Wills, Trusts, Probate and More, Explained
End of life planning and estate planning can be overwhelming, particularly when you don't quite understand what you're doing. Legal jargon, lawyers fees, and family disputes can make it even harder. While we recommend that you consult a lawyer when setting up your estate and wills, here is a quick guide to the terms you'll see when you start digging in.
Estate - All of the money and property owned by a person, especially at the time of death.
Probate - Probate is the legal process that deals with separating at dispersing any assets and debts that are left behind when someone dies.
The court process can include dealing with all aspects such as;
Proving the validity of a will, if one exists.
Choosing an administrator, executor or representative.
Totaling all assets both in and out of the estate.
Paying all estate taxes and debts.
People often try to avoid probate because it is a time consuming and expensive process. Many states require a 30 to 90 day waiting period. If anyone contests the will or claims that the deceased was not stable at the time the will was created, then probate can take even longer.
Will - A will is a legally binding document that lets you determine how you would like your estate handled upon your death.
Without a will, you cannot guarantee that your wished and intentions will be carried out. In the event that you do not have a will, the probate court will decide how to divide your estate without your input. Having a will in place will speed up the probate process which can often be lengthy and expensive. It also allows you to do things like deciding who will care for your minor children, minimize estate taxes, assign executors to your estate, make donations and distribute gifts, and even disinherit family members.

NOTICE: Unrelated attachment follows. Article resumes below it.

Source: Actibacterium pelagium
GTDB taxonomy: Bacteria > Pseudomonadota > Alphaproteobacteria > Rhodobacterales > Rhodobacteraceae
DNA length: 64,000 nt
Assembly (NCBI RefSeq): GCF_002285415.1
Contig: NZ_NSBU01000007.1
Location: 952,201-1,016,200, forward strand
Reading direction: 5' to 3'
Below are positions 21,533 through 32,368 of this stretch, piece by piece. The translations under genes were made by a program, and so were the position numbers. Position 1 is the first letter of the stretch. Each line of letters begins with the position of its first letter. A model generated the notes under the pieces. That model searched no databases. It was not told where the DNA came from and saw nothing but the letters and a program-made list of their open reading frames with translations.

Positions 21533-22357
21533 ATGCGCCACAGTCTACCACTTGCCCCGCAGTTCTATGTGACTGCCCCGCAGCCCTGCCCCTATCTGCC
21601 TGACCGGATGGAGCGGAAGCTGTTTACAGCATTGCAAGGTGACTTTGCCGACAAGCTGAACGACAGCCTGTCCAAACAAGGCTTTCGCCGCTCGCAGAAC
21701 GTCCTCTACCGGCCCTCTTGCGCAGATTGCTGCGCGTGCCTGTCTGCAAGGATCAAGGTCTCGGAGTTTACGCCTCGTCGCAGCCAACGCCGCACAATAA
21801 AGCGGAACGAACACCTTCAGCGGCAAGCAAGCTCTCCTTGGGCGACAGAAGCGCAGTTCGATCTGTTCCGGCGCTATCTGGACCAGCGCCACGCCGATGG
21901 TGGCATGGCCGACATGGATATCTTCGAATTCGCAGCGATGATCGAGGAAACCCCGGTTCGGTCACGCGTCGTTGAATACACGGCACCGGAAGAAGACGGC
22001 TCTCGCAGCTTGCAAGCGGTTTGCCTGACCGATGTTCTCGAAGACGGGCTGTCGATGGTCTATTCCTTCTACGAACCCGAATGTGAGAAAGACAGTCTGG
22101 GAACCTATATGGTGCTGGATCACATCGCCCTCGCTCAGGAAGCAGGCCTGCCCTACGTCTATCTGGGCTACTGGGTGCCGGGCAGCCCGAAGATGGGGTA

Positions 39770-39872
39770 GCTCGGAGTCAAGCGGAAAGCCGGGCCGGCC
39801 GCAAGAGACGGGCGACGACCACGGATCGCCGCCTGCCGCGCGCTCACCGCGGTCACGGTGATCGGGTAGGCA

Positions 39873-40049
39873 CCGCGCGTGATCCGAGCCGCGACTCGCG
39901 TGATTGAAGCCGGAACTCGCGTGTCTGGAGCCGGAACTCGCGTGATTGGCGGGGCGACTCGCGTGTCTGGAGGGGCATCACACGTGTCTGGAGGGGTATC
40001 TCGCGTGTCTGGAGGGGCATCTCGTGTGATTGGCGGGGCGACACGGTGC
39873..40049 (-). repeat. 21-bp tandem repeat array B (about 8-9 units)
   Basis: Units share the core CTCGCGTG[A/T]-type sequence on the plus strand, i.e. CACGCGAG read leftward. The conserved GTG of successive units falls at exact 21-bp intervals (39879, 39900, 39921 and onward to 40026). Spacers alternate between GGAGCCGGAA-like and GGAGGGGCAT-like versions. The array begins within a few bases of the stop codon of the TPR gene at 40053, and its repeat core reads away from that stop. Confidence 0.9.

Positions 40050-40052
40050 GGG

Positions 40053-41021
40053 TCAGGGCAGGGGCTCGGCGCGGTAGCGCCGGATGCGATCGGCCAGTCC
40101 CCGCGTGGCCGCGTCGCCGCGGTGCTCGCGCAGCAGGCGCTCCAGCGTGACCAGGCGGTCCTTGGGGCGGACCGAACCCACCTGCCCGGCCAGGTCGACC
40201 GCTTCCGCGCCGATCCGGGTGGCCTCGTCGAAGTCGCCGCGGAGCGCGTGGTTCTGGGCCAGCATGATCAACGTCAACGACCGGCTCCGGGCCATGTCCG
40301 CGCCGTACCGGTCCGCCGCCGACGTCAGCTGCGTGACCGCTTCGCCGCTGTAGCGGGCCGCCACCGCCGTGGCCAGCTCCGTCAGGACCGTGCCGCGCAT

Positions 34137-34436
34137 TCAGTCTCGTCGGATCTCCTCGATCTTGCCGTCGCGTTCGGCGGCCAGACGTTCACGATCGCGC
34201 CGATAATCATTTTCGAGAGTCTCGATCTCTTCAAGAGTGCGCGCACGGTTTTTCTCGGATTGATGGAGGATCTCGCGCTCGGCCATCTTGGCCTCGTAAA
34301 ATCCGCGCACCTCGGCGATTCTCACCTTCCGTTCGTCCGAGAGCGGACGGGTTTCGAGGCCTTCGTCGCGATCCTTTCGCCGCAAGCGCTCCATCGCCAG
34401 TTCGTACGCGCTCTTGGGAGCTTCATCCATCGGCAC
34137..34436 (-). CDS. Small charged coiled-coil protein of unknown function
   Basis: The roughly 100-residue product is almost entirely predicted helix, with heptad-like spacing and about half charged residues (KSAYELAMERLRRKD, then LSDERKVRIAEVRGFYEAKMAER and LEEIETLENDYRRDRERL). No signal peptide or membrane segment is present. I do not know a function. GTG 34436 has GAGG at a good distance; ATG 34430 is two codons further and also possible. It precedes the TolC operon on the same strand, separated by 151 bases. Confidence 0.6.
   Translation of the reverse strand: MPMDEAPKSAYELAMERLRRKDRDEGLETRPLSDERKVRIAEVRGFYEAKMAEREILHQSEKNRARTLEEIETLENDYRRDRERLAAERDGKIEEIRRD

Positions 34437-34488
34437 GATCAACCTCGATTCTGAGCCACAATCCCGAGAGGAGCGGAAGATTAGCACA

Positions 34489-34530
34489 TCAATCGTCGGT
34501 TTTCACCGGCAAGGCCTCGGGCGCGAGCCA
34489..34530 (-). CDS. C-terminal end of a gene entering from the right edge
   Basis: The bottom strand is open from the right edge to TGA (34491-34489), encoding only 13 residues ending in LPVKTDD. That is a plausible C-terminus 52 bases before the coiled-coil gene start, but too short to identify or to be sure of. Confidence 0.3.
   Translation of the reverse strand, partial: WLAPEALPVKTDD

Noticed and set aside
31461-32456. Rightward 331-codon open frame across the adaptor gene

There are many ways to create a will. You can consult an estate lawyer which can cost between $100 - $1000 or more, depending on the size of your estate and how complex it is. You can also use online software to create your own with sites like Willing.com.
Trust - A trust is a legal arrangement where the property is managed by one person called "the trustee" for the benefit of another person called "the beneficiary." A trust is created during the grantors lifetime rather than being only applicable at the time of death.
The reason that a family or person would create a trust would be to avoid the probate proceedings. Some other reasons why one would create a trust is to reduce taxes, ensure financial privacy and regulating the use of any of all assets in the event that the owner becomes incapacitated.
Conservator - A person, official or institution that is appointed by the court to take over and manage the estate of an incompetent person. A way to avoid a court-appointed conservator would be to clearly write into your will or trust what your wishes are in the event that you become incapacitated.
For more information on Colorado's Probate and Estate Tax Laws click here.